“When the Son of Man comes in His glory, and all the holy angels with Him, then He will sit on the throne of His glory. All the nations will be gathered before Him, and He will separate them one from another, as a shepherd divides his sheep from the goats. And He will set the sheep on His right hand, but the goats on the left. Then the King will say to those on His right hand, ‘Come, you blessed of My Father, inherit the kingdom prepared for you from the foundation of the world: for I was hungry and you gave Me food; I was thirsty and you gave Me drink; I was a stranger and you took Me in; I was naked and you clothed Me; I was sick and you visited Me; I was in prison and you came to Me.’

“Then the righteous will answer Him, saying, ‘Lord, when did we see You hungry and feed You, or thirsty and give You drink? When did we see You a stranger and take You in, or naked and clothe You? Or when did we see You sick, or in prison, and come to You?’ And the King will answer and say to them, ‘Assuredly, I say to you, inasmuch as you did it to one of the least of these My brethren, you did it to Me.’

“Then He will also say to those on the left hand, ‘Depart from Me, you cursed, into the everlasting fire prepared for the devil and his angels: for I was hungry and you gave Me no food; I was thirsty and you gave Me no drink; I was a stranger and you did not take Me in, naked and you did not clothe Me, sick and in prison and you did not visit Me.’

“Then they also will answer [b]Him, saying, ‘Lord, when did we see You hungry or thirsty or a stranger or naked or sick or in prison, and did not minister to You?’ Then He will answer them, saying, ‘Assuredly, I say to you, inasmuch as you did not do it to one of the least of these, you did not do it to Me.’ And these will go away into everlasting punishment, but the righteous into eternal life.”  – Matthew 25: 31-46

I follow commentary within and without spiritual communities in an attempt to understand people better. I have noticed that it has become almost fashionable to take pot-shots at Jesus. My perceptions are that this trend originates from several sub-trends: the expansion of Pharisaical “Christian” groups, lack of knowledge of his teachings, and an overriding desire to fit in with the general population and not be rejected.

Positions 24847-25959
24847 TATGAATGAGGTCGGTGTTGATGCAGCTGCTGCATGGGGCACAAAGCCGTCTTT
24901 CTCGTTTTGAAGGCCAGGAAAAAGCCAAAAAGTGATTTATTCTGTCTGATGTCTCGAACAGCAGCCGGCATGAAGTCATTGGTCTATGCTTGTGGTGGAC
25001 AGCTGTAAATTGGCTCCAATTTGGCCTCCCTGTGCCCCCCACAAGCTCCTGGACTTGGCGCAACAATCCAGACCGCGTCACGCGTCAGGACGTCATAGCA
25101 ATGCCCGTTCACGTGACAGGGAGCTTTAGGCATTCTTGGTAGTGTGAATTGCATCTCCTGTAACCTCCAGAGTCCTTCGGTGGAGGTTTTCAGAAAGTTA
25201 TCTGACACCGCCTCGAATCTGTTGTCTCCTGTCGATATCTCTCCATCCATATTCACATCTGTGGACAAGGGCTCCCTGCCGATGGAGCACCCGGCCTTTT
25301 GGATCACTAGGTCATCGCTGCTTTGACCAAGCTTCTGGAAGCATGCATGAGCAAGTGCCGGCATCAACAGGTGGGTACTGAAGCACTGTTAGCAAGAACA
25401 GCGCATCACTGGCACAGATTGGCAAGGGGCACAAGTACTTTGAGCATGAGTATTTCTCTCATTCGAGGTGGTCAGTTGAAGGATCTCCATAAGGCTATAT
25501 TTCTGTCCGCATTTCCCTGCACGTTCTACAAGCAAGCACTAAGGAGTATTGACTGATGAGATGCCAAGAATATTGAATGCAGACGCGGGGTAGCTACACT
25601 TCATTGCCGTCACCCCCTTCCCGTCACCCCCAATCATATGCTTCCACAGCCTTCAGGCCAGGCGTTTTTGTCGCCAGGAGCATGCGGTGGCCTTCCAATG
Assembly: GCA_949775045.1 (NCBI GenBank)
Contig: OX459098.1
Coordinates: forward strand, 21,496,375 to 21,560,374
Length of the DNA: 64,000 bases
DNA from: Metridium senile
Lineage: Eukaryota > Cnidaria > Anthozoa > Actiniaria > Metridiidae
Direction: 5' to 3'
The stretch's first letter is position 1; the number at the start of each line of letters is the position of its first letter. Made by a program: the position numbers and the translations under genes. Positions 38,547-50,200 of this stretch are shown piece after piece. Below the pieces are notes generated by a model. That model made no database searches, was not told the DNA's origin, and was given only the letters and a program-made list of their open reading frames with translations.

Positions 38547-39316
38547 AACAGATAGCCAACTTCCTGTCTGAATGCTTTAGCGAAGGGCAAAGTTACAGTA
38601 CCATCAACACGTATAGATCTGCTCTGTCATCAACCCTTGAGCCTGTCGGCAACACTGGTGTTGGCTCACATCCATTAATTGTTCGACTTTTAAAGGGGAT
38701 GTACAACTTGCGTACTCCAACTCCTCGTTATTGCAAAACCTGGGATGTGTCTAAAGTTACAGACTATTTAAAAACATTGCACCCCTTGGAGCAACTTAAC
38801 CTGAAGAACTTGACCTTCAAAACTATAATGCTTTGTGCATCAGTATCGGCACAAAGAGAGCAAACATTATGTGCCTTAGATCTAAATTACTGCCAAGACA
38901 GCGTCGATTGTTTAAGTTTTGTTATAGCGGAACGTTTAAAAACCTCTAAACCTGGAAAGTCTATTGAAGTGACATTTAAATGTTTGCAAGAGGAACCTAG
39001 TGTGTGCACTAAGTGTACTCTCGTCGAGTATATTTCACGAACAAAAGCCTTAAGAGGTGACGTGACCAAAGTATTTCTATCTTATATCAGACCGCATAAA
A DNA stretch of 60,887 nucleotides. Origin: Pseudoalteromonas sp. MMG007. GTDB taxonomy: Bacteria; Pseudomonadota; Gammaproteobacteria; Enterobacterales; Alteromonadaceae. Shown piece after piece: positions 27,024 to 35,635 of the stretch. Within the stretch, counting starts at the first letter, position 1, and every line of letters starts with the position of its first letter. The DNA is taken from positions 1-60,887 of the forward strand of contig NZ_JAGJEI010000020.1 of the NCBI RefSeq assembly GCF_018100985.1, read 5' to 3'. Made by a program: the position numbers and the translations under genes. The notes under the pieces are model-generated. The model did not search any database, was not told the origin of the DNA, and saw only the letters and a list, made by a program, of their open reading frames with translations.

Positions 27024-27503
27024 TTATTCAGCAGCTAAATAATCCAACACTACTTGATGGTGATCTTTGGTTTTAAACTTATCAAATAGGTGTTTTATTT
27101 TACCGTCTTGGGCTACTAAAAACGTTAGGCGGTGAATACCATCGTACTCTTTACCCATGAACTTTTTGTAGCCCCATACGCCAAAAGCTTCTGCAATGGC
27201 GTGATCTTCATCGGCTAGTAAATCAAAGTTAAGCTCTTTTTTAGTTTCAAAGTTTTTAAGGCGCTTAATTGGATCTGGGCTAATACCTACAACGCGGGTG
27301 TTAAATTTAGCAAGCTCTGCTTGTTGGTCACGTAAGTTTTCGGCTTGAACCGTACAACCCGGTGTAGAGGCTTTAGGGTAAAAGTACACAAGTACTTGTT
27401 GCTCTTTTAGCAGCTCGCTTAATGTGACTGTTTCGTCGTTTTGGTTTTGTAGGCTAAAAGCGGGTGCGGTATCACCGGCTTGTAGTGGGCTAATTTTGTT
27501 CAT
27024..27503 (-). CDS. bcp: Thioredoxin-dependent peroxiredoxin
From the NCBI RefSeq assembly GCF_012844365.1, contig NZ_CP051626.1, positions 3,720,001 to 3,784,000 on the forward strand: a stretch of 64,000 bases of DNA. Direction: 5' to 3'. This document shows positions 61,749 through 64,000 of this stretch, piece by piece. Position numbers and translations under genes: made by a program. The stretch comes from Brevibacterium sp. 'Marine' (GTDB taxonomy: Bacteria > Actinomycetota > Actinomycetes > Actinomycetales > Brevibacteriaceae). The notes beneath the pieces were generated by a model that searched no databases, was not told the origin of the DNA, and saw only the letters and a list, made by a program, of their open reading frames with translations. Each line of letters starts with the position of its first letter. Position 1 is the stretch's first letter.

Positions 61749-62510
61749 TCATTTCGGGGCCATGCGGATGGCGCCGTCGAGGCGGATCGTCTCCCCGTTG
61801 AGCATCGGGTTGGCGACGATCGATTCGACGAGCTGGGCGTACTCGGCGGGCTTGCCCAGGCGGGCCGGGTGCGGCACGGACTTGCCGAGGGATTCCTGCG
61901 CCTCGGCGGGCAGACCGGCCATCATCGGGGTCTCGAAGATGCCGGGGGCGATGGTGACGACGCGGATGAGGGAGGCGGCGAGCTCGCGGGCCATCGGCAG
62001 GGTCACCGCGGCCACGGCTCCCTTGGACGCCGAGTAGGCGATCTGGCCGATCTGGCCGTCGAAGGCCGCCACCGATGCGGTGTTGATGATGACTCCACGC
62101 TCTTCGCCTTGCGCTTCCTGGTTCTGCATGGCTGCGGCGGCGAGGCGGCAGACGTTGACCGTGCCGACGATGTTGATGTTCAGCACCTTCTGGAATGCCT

It’s not cool to love Jesus and it certainly isn’t cool to be Christian. I am a lifelong spiritual seeker and cradle evangelical (reformed) raised in a ministry family. I have dug my teeth into many spiritual traditions and texts to understand both people and the spiritual dimension in which we live. After all of my study and practice, I unashamedly love Jesus.

Like Charles Eastman, Native American physician, writer, and social reformer, I like Jesus. I just don’t like a lot of professing Christians. The reason is the same reason why I am not fond of some Hindu, Buddhists, Muslims, and Jews. Jesus didn’t like a lot of the religious crowd, either.

In Matthew 23, Jesus outlined the reasons why he didn’t like the Pharisees, who were proud, arrogant, self-righteous keepers of the law in the Jewish temple. In short, they were religious narcissists. Jesus criticized them for doing everything for show – for looking clean on the outside but having hearts that were far from God. They demanded people follow the law to the word yet had no compassion. High standards and perfectionism just doesn’t cut it with Jesus.

As we read in Matthew 25, when Jesus judges the world, he will separate his true followers from false converts based on whether or not a person had a compassionate heart for others. It isn’t contingent on how well they kept the law. It’s not based on how much they accomplished for the church. It’s not for their wealth, status, or influence in the community.

I don’t know about you, but if someone doesn’t have the ability to show me love and compassion, and at the same time speaks out the other side of their mouth about the love of Jesus, I am not going to buy what they are selling. Sadly, this has been the case in many “Christian” families, churches, communities, and countries throughout the world. Many Christians just don’t make Christ believable.

One of the great damnable lies in Western Christianity is that salvation is granted by simple belief that Jesus Christ was the Son of God, died to take away the sins of the world, and was resurrected. I will tell you today what is written in scripture – even the demons believe. And some yogis also believe that Jesus came to take away the karma of his sincere devotees.